The City of Chicago will open five grades 9 through 14 schools this fall to prepare students with the academic and workplace skills they’ll need for 21st Century jobs. IBM wrote the STEM (Science, Technology, Education, Mathematics) Pathways to College and Careers Schools development playbook, and pioneered the movement with New York’s Pathways in Technology Early College High School (P-TECH).
In the article below, Motorola – a corporate partner with one of Chicago’s five new schools – shares its perspective on the importance of science and engineering education.
As a company dedicated to helping people be their best in the moments that matter, Motorola Solutions and the Motorola Solutions Foundation are committed to helping fill the need for advanced science, technology, engineering and math (STEM) education in the United States. And that need is significant.
The recent STEM Education: Preparing for the Jobs of the Future by the bipartisan U.S. Congress Joint Economic Committee stated that, “Even at the height of the recession, a survey of manufacturers found that more than one-third were experiencing shortages of engineers and scientists – and most of them anticipated greater shortages in the future.” With the unemployment rate hovering above 8 percent, support for STEM education will not only improve the test scores of American students in these struggling areas, but also may help to develop future workforce skills.
Recent studies point to the substantial benefits of an education in science and engineering. As noted in the National Governors Association report entitled Building a Science, Technology, Engineering, and Math Education Agenda: An Update of State Actions:
- At all levels of educational attainment, STEM job holders earn 11 percent higher wages compared with their same-degree counterparts in other jobs.
- The top 10 bachelor’s-degree majors with the highest median earnings are all in STEM fields.
- The average annual wage for all STEM occupations was $77,880 in May 2009 – significantly above the U.S.average of $43,460 for non-STEM occupations.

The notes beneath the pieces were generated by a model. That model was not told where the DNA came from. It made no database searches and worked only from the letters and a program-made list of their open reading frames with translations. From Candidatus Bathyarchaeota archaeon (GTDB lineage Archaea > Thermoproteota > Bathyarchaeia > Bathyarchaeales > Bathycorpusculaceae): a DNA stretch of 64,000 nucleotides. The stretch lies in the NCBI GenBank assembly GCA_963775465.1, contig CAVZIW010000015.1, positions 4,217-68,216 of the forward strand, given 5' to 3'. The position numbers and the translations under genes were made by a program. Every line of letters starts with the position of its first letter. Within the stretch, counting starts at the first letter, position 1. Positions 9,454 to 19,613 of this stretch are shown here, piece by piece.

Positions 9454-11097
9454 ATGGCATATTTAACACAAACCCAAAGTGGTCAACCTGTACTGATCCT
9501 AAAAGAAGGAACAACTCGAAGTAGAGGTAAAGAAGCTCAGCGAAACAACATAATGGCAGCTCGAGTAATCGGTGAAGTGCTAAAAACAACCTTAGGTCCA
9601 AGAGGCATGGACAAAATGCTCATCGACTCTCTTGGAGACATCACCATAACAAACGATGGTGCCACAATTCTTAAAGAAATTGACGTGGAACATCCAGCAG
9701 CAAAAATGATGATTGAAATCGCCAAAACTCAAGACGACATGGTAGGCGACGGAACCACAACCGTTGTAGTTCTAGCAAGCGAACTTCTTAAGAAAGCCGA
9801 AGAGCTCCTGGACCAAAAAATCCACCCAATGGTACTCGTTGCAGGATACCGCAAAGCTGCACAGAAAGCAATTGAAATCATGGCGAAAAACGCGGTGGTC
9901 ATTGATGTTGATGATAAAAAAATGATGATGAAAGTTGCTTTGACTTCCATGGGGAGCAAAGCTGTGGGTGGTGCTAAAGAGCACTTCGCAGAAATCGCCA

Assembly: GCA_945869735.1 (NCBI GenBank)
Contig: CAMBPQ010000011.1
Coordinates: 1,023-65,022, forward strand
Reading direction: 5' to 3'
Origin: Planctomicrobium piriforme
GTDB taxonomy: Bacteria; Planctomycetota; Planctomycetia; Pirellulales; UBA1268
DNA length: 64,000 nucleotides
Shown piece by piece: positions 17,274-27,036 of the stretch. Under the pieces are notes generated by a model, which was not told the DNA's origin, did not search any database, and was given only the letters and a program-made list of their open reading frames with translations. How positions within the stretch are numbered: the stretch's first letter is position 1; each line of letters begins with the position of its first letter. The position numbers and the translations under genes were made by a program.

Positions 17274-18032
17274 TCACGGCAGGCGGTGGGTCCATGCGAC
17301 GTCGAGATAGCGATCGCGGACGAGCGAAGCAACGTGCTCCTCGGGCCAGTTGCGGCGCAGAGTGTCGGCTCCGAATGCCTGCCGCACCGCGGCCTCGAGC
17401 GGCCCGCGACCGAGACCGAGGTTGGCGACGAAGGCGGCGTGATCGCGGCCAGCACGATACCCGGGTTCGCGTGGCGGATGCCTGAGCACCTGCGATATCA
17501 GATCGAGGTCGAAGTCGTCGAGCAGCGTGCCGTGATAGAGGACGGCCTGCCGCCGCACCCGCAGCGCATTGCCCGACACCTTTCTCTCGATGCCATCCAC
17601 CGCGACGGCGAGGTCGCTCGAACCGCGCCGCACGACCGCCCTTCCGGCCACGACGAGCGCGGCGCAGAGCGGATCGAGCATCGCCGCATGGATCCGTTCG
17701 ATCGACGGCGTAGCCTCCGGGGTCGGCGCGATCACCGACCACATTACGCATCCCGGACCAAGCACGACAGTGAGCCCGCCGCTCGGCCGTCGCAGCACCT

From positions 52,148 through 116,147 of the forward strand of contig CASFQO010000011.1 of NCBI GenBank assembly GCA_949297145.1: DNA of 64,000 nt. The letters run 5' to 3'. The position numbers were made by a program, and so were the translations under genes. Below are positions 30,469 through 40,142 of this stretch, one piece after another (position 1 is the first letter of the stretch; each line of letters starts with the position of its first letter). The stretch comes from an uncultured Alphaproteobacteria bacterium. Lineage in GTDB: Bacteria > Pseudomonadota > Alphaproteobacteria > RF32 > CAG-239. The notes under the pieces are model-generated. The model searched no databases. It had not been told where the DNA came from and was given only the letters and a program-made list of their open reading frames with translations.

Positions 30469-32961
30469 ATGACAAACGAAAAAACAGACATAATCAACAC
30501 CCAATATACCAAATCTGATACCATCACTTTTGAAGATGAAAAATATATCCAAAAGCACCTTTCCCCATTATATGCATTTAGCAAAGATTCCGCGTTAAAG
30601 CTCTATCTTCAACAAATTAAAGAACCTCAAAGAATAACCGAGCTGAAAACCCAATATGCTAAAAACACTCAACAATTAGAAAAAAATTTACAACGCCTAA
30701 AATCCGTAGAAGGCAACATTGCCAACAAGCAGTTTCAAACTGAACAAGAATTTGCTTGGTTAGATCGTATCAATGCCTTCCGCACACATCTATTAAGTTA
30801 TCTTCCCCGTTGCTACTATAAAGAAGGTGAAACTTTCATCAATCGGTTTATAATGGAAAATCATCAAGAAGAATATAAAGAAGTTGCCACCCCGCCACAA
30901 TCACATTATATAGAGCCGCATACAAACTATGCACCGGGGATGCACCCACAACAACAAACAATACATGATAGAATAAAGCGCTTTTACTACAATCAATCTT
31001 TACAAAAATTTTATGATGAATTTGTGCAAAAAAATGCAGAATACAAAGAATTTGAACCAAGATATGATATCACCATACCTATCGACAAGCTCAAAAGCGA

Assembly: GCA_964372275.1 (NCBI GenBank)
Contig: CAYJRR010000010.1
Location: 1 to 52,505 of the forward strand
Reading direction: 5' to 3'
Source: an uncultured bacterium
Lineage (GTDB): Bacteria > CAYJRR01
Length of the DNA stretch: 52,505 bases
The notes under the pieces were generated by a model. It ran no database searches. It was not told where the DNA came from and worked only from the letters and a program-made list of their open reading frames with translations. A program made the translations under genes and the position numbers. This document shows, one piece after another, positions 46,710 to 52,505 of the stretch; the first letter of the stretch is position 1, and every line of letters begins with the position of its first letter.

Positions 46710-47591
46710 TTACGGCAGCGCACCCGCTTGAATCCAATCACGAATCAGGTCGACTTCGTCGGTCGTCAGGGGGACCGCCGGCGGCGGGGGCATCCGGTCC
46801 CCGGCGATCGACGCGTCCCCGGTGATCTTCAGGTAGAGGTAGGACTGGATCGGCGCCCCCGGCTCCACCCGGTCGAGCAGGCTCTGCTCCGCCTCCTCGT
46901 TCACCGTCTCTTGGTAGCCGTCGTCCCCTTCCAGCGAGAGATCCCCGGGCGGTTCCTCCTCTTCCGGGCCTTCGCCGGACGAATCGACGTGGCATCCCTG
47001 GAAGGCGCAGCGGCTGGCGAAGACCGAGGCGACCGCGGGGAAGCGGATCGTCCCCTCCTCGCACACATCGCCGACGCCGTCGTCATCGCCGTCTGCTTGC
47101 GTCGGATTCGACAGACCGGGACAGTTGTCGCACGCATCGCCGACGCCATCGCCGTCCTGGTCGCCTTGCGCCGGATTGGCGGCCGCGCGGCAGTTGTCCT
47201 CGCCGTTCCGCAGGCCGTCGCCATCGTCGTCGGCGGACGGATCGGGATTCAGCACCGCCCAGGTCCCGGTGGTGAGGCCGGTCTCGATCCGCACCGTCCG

- Over the past 10 years, STEM jobs grew three times faster than non-STEM jobs. STEM jobs are expected to grow by 17 percent during the 2008-2018 period versus 9.8 percent growth projected for non-STEM jobs.
- In 2010, the unemployment rate for STEM workers was 5.3 percent; for all other occupations, it was 10 percent.
So what can we do to help? Where do the biggest needs exist, and how can we answer the STEM calling to help develop the next generation of STEM professionals to respond to this career demand?
Addressing the Need for Science and Engineering Education
It’s only natural for Motorola Solutions and the Motorola Solutions Foundation to support development of the STEM pipeline. After all, we are a technology company with an 83-year history of employing some of the world’s brightest engineers.
As director of the Motorola Solutions Foundation, I have the distinct pleasure of playing an active role in answering our nation’s need for STEM education. Through the Motorola Solutions Foundation Innovation Generation program, we’ve granted $30 million since 2007 to support science and engineering education in the United States – providing funding and volunteers to more than 300 museums, schools and nonprofits. This year alone, our support will provide hands-on experiences to 178,000 teachers and students, with a focus on girls and groups traditionally underrepresented in engineering careers. Furthermore, I am proud to say that 22 percent of our funding this year will go toward initiatives designed to help women and girls enter these rewarding careers. Through our support and partners, our next generation will participate in an estimated 18 million hours of action-packed, hands-on science and engineering programming this year.
How You Can Help
Let’s start by changing the stereotypes about who pursues STEM fields. According to Generation STEM: What Girls Say About Science, Technology, Engineering, and Math by the Girl Scout Research Institute, “Social psychological research shows that the stereotype that girls are not as good as boys in math can have negative consequences. When girls know or are made aware of this stereotype, they perform much more poorly than boys; however, when they are told that boys and girls perform equally well on a test, there is no gender difference.”
At Motorola Solutions, our employees donate thousands of hours each year to STEM-related programming such as the FIRST© Robotics competition, the Girl Scouts of America and more. You can help by encouraging students to pursue their passion for science and discovery. If you are a parent, neighbor or friend, reinforce the importance of science and math to children at an early age. If you are an engineer, become a role model for a child, teaching him or her that engineering and a career in STEM are cool and possible. Regardless of your role or how you choose to get involved, there are many ways that you can help inspire the next generation of scientists and engineers.
Matt Blakely is Director of the Motorola Solutions Foundation.